available languages: english November 14, 2016

“I studied public administration at one of the top private universities in Pakistan, but we never learned how the elected assemblies function. In law school, we were never taught the law-making process and essentials of good law. This is my first-time meeting people from across Pakistan and learning about the importance of the cultural diversity necessary for a democratic society.“

This and similar reflections were shared at the seven-day training organised by DRI for 20 new parliamentary interns from four provinces and the Federally Administered Tribal Areas (FATA) in October. A part of DRI’s Parliamentary Internship Programme, the training focused on the fundamental principles and core concepts of democracy, parliamentary processes and human rights.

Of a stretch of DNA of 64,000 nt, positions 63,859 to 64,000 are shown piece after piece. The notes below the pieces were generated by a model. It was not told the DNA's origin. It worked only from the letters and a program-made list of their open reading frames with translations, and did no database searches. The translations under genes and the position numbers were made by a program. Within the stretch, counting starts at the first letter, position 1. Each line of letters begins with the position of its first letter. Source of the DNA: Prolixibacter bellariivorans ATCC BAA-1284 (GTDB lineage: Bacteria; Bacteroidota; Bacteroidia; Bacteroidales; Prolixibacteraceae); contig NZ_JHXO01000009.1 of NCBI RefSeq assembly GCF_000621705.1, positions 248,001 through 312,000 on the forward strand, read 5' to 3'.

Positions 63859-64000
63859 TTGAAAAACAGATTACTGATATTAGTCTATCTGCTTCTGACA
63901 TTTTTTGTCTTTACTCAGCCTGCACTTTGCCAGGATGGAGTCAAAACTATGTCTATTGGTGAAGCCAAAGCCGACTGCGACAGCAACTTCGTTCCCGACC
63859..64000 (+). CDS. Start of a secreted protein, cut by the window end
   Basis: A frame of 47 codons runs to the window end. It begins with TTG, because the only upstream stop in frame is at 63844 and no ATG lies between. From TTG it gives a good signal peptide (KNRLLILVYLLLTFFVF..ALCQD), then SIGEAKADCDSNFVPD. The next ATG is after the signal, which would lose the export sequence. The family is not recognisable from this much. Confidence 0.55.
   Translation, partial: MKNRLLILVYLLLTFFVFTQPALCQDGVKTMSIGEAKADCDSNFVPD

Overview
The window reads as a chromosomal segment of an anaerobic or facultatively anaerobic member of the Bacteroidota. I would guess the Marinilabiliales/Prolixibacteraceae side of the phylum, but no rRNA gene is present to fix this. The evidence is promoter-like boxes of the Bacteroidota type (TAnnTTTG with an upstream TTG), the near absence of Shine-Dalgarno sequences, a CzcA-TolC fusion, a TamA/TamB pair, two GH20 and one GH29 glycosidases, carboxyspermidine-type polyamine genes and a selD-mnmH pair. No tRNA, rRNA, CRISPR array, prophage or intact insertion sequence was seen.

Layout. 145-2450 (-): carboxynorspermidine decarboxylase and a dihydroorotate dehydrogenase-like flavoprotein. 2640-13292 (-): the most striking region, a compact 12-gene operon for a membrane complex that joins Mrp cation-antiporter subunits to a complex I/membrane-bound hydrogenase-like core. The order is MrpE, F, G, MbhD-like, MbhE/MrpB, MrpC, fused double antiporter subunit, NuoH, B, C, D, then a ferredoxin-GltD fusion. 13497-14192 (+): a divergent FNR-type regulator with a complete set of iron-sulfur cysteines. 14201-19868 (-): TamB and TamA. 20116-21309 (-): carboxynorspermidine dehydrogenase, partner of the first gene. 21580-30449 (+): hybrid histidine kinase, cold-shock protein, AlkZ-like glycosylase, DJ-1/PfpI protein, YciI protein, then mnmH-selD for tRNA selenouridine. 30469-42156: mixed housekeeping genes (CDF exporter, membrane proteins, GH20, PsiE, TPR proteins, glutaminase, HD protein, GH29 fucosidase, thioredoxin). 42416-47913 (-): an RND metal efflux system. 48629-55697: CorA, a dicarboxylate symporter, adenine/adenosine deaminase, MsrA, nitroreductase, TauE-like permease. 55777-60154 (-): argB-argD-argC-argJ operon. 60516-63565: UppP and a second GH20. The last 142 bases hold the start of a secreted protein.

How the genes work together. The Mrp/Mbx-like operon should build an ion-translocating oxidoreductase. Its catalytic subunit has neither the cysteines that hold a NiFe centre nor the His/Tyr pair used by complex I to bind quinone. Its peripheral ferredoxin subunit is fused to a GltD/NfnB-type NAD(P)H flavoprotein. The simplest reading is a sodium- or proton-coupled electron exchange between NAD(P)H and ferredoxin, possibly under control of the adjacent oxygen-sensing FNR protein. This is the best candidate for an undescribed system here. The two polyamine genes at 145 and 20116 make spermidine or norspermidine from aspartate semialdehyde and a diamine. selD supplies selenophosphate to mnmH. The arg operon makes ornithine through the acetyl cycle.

The programme aims to respond to a lack of technical and administrative resources, and to provide human resources to parliamentary services on a provincial level.

“The internship programme for provincial assemblies is an excellent initiative given that assemblies do not have enough resources to address the human resource needs,” said Attaullah Khan, the Special Secretary to Khyber Pakhtunkhwa’s Speaker Office.

Over the next six months, the interns will work with provincial assemblies from Sindh, Punjab, Balochistan and Khyber Pakhtunkhwa. “We are excited to go out and support the provincial assemblies in carrying out their essential functions,” said one participant.

The internship programme has received widespread support from various parliamentary quarters including secretariats from the provincial assemblies.

“The Internship Programme is a positive and necessary step,” said Mr. Zafarullah Khan of Pakistan Institute of Parliamentary Service. “Youth are an important segment of Pakistani society and linking them with elected houses will help advance democracy in the country.”

DRI designed and carried out the training programme in collaboration with Pakistan Institute of Parliamentary Services (PIPS).